reforming the contract to prohibit former newspaper employee from soliciting advertising from clients of his former employer and to prohibit employee from competing in the distribution area of his former employerSummary of this case from Transperfect Translations, Inc. v. Leslie
June 28, 1990.
Appeal from the 268th District Court, Fort Bend County, J. Brady Elliott, J.
Charles L. Babcock, B. Keith Trent, Dallas, for appellant.
A. Reagan Clark, R. Andrew Black, Houston, for appellee.
Before ROBERTSON, SEARS and DRAUGHN, JJ.
This is an appeal from the extension of a temporary injunction ordering appellant, Willis Webb, to comply with provisions of a covenant not to compete with his former employer, appellee Hartman Newspapers, Inc. In four points of error, appellant contends the trial court erred in retroactively applying a statute that went into effect after appellant was dismissed as editor and publisher of two Hartman newspapers, and abused its discretion in extending the order because the covenant not to compete is (1) unenforceable based on appellant's lack of consideration and common calling defenses, (2) unreasonable in geographic scope, and (3) unreasonably broad in scope of activity prohibited. Finding the covenant unnecessarily broad to protect appellant's interests, we modify the injunction in terms of geographic scope and prohibited activity and affirm the injunction as modified.
Webb had more than twenty-five years' experience in the newspaper and publishing business when Hartman Newspapers, Inc. hired him in 1985 to begin work as business manager at The Herald Coaster, a Hartman newspaper in Rosenberg.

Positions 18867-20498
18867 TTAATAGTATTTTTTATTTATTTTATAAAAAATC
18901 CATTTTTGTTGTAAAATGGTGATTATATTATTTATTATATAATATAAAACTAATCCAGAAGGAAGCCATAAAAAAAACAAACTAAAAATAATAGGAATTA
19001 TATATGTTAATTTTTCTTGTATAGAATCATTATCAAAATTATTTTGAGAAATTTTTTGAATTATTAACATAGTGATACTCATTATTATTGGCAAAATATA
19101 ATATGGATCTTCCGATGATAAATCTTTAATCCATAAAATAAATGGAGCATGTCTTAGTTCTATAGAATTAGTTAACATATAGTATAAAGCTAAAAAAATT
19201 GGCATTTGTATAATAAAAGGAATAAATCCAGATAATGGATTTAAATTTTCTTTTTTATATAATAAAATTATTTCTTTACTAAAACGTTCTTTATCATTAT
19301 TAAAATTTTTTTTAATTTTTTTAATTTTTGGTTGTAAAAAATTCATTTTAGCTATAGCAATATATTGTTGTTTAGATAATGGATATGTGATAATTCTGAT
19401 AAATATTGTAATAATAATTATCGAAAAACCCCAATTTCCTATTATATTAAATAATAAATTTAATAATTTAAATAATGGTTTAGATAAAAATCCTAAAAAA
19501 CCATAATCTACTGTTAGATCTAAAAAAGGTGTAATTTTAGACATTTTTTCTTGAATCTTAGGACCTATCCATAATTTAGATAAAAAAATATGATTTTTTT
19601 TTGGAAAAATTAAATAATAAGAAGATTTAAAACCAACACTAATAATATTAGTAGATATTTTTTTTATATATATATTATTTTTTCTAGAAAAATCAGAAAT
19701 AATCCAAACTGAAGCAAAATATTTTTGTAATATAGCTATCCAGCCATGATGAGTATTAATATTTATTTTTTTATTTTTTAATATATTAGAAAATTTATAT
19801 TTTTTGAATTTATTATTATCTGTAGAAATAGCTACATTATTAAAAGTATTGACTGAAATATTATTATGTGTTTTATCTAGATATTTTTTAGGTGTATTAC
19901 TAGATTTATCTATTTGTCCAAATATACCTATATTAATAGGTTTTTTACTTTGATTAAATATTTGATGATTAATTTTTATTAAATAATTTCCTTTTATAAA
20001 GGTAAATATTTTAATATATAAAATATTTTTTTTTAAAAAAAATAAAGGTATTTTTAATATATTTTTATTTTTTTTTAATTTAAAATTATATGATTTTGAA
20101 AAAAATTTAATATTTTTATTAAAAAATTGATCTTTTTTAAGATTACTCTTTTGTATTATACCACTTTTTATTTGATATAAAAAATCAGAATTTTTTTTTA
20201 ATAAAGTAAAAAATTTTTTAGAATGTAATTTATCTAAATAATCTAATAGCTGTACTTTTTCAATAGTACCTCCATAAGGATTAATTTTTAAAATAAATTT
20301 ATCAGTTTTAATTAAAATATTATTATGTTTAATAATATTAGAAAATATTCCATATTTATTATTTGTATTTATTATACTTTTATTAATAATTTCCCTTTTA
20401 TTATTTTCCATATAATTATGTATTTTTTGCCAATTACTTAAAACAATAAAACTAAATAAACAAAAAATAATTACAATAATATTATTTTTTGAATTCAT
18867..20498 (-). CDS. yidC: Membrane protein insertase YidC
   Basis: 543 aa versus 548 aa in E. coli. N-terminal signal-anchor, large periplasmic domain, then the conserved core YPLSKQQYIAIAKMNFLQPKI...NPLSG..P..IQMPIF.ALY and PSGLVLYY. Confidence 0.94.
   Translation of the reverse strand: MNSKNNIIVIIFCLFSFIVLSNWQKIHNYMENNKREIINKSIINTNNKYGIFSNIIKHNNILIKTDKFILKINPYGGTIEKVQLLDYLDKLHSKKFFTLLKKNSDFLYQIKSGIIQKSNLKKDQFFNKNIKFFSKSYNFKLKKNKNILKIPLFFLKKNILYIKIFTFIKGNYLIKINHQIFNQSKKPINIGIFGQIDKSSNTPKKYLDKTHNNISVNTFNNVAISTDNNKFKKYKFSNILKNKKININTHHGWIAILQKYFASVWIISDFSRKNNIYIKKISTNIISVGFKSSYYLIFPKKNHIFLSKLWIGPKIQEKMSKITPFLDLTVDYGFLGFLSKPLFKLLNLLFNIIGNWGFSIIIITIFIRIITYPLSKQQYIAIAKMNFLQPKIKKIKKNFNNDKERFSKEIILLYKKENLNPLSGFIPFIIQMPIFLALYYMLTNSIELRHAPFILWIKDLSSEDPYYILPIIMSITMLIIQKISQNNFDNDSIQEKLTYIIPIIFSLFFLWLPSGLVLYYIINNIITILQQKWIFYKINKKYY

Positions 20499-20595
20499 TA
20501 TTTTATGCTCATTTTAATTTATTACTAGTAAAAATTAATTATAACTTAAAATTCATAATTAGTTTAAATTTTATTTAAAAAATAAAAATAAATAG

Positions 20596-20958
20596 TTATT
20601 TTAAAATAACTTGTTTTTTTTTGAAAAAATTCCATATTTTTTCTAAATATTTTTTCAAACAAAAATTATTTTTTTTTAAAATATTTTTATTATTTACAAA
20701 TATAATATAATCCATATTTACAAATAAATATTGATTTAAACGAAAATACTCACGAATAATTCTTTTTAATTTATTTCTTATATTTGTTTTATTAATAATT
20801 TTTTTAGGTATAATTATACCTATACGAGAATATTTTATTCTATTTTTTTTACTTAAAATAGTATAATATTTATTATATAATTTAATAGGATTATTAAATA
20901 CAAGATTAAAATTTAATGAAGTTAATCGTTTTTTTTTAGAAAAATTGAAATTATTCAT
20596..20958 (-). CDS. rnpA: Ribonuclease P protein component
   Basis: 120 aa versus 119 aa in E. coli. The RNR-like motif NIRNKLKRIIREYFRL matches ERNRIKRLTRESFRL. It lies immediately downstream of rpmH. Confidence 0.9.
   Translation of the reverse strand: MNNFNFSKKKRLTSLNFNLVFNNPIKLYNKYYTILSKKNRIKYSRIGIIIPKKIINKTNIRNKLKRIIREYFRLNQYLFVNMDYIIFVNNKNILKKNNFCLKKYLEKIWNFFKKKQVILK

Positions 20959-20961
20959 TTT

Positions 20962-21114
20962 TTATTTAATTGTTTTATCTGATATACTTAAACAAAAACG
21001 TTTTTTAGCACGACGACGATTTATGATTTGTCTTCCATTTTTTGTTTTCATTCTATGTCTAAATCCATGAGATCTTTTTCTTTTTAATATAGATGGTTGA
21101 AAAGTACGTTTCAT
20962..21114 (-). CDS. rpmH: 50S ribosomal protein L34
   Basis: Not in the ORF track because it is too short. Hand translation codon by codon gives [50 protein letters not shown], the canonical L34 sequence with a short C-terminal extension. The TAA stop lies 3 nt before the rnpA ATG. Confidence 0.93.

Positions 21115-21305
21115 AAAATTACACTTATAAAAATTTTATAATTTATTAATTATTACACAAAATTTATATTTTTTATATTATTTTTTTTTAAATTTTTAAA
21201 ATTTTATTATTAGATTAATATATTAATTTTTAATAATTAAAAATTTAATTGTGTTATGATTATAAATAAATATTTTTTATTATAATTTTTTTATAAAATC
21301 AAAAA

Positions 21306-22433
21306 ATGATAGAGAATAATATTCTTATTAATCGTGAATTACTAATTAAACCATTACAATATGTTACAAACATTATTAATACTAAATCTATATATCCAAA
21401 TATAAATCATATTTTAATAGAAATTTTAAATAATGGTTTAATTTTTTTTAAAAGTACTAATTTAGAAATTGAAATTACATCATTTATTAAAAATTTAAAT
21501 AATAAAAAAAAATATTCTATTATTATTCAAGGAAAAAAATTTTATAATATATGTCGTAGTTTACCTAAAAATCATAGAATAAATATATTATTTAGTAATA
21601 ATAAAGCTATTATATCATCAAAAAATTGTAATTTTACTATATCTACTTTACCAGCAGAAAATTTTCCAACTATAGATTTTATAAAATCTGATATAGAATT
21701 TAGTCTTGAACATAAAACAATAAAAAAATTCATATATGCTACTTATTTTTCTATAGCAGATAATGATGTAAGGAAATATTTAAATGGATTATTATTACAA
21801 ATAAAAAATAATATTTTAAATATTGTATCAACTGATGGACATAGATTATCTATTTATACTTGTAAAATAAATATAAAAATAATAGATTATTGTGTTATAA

In early 1987, Hartman promoted appellant to editor and publisher of The Fort Bend Mirror and The Mirror, Hartman's two general interest newspapers serving eastern Fort Bend County. The Mirror is a midweek publication distributed free of charge to twenty-two thousand (22,000) readers; The Fort Bend Mirror is published on the weekend for three thousand (3,000) paid subscribers. On May 4, 1987, Webb signed the employment agreement which is the basis of the injunction. Included in the agreement was a covenant not to engage in any facet of the publishing business, within a fifty-mile radius of any Hartman newspaper, for three years after termination of his employment. In addition to the Mirror publications, Hartman also owns a dozen other newspapers in Texas and Oklahoma.
On June 14, 1989, Hartman fired Webb, who subsequently formed a company called Business Publishing Venture, Inc. and began a new publication, The Fort Bend Business and Legal Review, aimed at the Fort Bend legal community and businesses seeking the services of other businesses. After its first issue was published the week of October 18-24, 1989, Hartman filed suit, and the trial court entered a temporary injunction which modified the terms of the covenant not to compete by allowing Webb to retain his stock in Business Publishing Venture, Inc. and by restricting the geographic scope of the covenant to within a fifty-mile radius of Hartman's newspapers in Texas. The temporary injunction expired by its terms on March 1, 1990 when the case was scheduled for trial. However, the trial court extended the terms of the order to May 14, 1990, the second scheduled trial date; subsequently, the trial court has reset the case for August 6, 1990 and ordered that the terms of the injunction remain in full effect until trial.